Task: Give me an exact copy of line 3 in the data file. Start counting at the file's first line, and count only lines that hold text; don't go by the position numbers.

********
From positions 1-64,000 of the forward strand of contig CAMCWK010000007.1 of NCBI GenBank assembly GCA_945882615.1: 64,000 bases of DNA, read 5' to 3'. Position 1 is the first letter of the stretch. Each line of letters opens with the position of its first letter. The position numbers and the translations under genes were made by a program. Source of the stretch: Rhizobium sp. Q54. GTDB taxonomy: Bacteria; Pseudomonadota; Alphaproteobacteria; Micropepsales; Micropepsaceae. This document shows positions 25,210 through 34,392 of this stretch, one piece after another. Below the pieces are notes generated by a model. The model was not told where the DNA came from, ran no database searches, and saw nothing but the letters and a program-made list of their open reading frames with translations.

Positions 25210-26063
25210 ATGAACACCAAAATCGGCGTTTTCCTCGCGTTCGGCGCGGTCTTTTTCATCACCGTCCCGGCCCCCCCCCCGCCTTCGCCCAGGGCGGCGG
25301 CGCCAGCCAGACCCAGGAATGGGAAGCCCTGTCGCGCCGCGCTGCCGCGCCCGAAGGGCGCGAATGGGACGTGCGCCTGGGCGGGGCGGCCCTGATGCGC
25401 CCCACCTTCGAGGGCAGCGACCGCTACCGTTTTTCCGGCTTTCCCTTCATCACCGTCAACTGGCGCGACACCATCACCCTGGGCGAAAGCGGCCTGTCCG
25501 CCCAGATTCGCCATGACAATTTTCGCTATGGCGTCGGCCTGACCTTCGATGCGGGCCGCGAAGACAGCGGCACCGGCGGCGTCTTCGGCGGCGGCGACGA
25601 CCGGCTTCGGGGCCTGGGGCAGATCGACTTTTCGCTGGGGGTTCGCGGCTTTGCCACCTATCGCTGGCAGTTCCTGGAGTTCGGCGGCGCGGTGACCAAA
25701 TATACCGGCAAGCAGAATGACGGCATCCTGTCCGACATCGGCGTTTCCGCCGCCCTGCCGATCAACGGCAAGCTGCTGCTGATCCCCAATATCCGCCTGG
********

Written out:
25210 ATGAACACCAAAATCGGCGTTTTCCTCGCGTTCGGCGCGGTCTTTTTCATCACCGTCCCGGCCCCCCCCCCGCCTTCGCCCAGGGCGGCGG